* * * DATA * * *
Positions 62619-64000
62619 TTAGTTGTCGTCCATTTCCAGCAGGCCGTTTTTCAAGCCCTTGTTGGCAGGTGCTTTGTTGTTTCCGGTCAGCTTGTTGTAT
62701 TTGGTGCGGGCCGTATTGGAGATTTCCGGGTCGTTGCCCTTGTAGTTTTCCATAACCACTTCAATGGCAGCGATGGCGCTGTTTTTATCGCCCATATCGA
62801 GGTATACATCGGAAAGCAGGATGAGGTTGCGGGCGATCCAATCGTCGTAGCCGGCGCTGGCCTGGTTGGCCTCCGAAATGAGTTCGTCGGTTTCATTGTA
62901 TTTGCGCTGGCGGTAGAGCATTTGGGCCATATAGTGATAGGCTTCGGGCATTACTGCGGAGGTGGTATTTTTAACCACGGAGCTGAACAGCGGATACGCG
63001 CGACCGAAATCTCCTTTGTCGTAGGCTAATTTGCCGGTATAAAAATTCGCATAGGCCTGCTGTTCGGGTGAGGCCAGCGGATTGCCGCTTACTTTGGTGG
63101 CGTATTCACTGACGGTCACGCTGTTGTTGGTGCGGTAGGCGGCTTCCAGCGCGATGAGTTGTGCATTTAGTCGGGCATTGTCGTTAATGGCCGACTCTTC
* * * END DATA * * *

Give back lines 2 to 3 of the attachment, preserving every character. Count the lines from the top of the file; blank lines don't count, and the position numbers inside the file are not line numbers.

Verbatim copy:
62619 TTAGTTGTCGTCCATTTCCAGCAGGCCGTTTTTCAAGCCCTTGTTGGCAGGTGCTTTGTTGTTTCCGGTCAGCTTGTTGTAT
62701 TTGGTGCGGGCCGTATTGGAGATTTCCGGGTCGTTGCCCTTGTAGTTTTCCATAACCACTTCAATGGCAGCGATGGCGCTGTTTTTATCGCCCATATCGA